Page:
Can you be an executioner and a victim at the same time? This bold question is the one Theatre of Violence tries to answer outside the obvious means of an unprecedented court case, and outsiders with their own views on the matter.
Ugandan Dominic Ongwen is the first former child soldier ever to be indicted by the International Criminal Court (ICC) for war crimes. When he was nine years old, his parents were murdered and he was tortured, brainwashed, and forced to join the Lord’s Resistance Army (LRA) led by Joseph Kony. Chief counsel on his case is Krispus Ayena, a top-notch lawyer and former parliamentarian who had four brothers of his own fall victim to the LRA. Theatre of Violence follows Ayena as he prepares Ongwen’s defence and asks murky, irreconcilable questions about international law, colonialism and perspective.
There’s so much to unpack in this documentary, but filmmakers Emil Langballe and Lukasz Konopa surprisingly achieve to perfectly package conflicting issues in their well-directed, beautifully shot, and thought provoking documentary. They don’t shy away from capturing the POV from those who’ve witnessed firsthand the effects of colonialism had on the African continent, leaving many countries in shambles, raising important questions on prosecuting those who’ve caused harm to the native communities. With Ongwen being put on trial, many Ugandans didn’t understand why he and not any other child soldiers are being accused of the many despicable wrongdoings.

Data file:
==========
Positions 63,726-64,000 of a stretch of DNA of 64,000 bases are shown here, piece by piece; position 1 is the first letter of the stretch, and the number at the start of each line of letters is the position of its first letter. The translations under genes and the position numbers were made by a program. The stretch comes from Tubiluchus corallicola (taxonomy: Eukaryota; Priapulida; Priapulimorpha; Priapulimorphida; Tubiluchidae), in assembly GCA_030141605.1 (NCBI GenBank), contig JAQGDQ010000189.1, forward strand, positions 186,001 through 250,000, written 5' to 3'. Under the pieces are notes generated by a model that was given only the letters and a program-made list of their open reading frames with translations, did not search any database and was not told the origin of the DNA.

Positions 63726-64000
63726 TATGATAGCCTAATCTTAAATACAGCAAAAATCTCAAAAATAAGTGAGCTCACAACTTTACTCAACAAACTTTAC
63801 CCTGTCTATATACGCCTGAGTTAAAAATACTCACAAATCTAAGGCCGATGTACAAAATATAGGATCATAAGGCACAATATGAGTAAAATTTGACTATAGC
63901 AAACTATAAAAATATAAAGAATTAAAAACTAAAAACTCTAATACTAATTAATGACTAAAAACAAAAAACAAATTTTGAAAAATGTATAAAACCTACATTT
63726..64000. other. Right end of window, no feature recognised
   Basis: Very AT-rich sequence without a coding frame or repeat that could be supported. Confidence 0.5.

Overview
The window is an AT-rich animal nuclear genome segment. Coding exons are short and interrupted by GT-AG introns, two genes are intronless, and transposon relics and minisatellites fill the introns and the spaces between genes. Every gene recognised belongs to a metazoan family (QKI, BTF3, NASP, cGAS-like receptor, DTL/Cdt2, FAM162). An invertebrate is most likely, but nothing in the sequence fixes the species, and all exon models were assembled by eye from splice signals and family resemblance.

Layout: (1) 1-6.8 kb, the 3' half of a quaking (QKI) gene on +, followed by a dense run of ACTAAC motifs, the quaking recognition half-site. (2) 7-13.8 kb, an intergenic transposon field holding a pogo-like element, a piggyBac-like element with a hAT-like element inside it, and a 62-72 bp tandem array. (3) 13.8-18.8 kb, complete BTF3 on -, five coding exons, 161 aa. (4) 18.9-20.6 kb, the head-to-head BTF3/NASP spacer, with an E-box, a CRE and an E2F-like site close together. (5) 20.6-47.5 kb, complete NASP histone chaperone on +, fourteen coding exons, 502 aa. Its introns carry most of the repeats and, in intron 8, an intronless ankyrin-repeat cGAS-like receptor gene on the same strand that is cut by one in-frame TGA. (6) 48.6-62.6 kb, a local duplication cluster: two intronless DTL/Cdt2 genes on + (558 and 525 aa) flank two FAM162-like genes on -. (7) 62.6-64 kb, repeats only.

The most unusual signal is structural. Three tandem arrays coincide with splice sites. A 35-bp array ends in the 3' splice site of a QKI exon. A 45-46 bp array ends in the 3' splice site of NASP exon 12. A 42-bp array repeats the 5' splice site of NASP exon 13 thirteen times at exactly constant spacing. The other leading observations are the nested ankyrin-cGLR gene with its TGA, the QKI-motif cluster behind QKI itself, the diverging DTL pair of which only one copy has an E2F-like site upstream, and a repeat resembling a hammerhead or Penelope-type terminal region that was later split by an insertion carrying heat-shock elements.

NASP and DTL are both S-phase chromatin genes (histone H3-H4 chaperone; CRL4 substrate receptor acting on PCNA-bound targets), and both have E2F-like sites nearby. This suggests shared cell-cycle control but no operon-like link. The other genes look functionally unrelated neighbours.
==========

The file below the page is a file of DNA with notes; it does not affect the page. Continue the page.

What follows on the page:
Throughout the film a burning bush is a recurring motif, containing religious meanings. Spiritualism becomes an important factor during the ICC hearings, worrying Ugandans they’re being judged without any real context on their cultural beliefs. So many questions are being raised, which makes you wonder if it really is so easy to judge someone who’s been abducted as a child and forced to kill people to survive. But then again, where does one draw the line?
Theatre of Violence is a surprisingly thrilling and moving documentary that has to be on everyone’s radar this year.
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Reviewed online (screener provided by publicist), May 5, 2023. Running time: 104 min.
PRODUCTION: A Made in Copenhagen and Corso Film production, with support from Det Danske Filminstitut. Producers: Heidi Kim Andersen & Helle Faber. Executive producer: Oli Harbottle.
CREW: Directors/writers: Lukasz Konopa & Emil Langballe. Cinematography: Kacper Czubak. Editing: Rasmus Stensgaard Madsen. Music: Markus Aust.